NASA’s DART spacecraft is on track to hit a non-threatening asteroid today at 7:14 p.m. ET, in what is an important demonstration of a planetary defense strategy. But space is hard, and DART, traveling at 15,000 miles per hour, could whiz past the 520-foot-wide object. Here’s what would happen should that unlucky scenario arise.
Ideally, the 1,376-pound spacecraft will smash into Dimorphos, the smaller member of the Didymos binary asteroid system, and get annihilated in the process. DART’s onboard camera, DRACO (Didymos Reconnaissance and Asteroid Camera for Optical navigation), will be capturing one image each second until the bitter end, so we should go from seeing progressively larger and clearer views of Dimorphos to a blank screen. The final image from DRACO will be taken as DART is about 2.5 seconds from impact. We should expect ground controllers to declare “loss of signal,” or “impact confirmed,” followed by a rapturous cheer from the control room.
Importantly, these verbal confirmations will arrive prior to the visual confirmation, as it takes roughly eight seconds for NASA’s computers to process DRACO images upon receipt of signal, as NASA officials explained during a press briefing on September 22. So don’t be surprised or alarmed if you continue to see images of Dimorphos immediately after controllers declare a mission success.
More grimly, the $308 million DART probe could miss its target altogether. This could happen, as getting objects to intersect so far into deep space is challenging. NASA is using a new autonomous navigation system, called SMART Nav, and the unproven system will need to distinguish Dimorphos from Didymos (yes, the possibility exists that DART will hit the wrong asteroid). Full autonomy in the final moments of the mission is a requirement, as messages from Earth are now taking 38 seconds to reach the spacecraft. Finally, a series of course correction maneuvers will need to continually keep DART on track.
Should DART fly past Dimorphos, we can expect to see DRACO images of deep space and no declaration of “loss of signal.” DART, moving at 4.17 miles per second (6.7 kilometers per second) can’t just slam the brakes, spin the wheel, and make another attempt. Rather, it’ll keep venturing out deeper into the solar system. The spacecraft launched in November 2021 and is now 6.8 million miles (11 million km) from Earth.
In the seconds and minutes after a possible miss, “we’re going to sit back down on our seats” and “start preserving all the data about why we missed,” Elena Adams, DART systems engineer, told reporters during the September 22 briefing. This will include data gathered by NASA’s Deep Space Network, a global network of ground-based radio antennas that support interplanetary spacecraft missions. The teams will also want to collect data from LICIACube, a 31-pound (14-kilogram) probe traveling alongside DART. The Italian-built probe was dispatched by DART several weeks ago and is equipped with two cameras, LUKE and LEIA.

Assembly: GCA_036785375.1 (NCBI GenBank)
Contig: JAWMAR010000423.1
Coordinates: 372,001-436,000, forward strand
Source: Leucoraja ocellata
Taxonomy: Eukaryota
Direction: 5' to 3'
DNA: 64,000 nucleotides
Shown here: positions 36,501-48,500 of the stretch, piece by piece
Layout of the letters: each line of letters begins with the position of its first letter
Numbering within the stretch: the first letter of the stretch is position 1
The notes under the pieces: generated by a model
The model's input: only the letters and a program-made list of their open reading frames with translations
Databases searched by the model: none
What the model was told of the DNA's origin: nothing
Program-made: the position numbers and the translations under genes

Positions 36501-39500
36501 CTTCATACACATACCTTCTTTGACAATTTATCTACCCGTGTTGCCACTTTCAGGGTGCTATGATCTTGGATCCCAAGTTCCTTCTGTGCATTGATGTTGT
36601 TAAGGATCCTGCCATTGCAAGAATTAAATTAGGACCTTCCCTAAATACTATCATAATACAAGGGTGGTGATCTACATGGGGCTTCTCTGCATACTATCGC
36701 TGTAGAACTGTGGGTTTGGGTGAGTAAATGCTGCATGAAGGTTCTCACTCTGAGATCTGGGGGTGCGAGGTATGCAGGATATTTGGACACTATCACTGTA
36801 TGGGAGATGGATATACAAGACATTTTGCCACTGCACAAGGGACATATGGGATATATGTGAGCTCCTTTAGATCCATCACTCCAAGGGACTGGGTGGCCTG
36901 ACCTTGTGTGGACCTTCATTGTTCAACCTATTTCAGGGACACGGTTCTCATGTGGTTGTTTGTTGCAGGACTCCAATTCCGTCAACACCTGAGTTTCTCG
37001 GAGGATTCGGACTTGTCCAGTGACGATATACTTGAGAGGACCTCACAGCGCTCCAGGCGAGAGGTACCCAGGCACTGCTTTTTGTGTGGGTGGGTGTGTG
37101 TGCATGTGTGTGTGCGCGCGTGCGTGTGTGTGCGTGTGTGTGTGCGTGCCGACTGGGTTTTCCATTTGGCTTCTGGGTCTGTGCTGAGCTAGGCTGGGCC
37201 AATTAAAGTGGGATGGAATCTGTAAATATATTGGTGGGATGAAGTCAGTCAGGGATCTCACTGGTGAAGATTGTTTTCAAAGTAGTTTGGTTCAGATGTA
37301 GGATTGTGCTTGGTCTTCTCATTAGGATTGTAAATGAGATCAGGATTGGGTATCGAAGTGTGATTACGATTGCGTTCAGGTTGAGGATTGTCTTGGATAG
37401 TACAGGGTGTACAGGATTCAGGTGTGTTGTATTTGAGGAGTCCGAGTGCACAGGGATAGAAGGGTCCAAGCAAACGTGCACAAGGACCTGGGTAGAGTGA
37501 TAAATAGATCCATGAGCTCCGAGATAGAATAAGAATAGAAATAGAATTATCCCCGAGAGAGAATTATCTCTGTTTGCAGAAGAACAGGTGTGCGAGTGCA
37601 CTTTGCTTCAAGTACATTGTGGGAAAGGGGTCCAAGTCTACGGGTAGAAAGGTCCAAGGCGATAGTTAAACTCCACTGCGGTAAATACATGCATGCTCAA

Speaking at the same briefing, Lindley Johnson, manager of NASA’s Near-Earth Object Observations program, echoed Adams’s sentiments, saying that, “in the unlikely event” that DART fails to hit its target, the teams will try to “figure out what happened and why we missed.” The teams will dive into the data and also “safe” the spacecraft such that it’s “ready for future use,” he explained. Adams said the ground teams will want to conserve DART’s hydrazine propellant as part of these safing operations.
Encouragingly, all would not be lost, as the DART team would look for other potential asteroids for the spacecraft to hit, Adams added. There’s no guarantee that this will happen, but it would provide a glimmer of hope in the event the DART mission doesn’t go as planned tonight.
Dimorphos poses no risk to Earth, so a failed mission wouldn’t mean that our planet is in any danger. By smashing DART into the asteroid, scientists are hoping to alter its speed by a factor of 1%, which is enough to change its orbit. Eventually, a fully developed kinetic impactor could protect Earth from bona fide asteroid threats.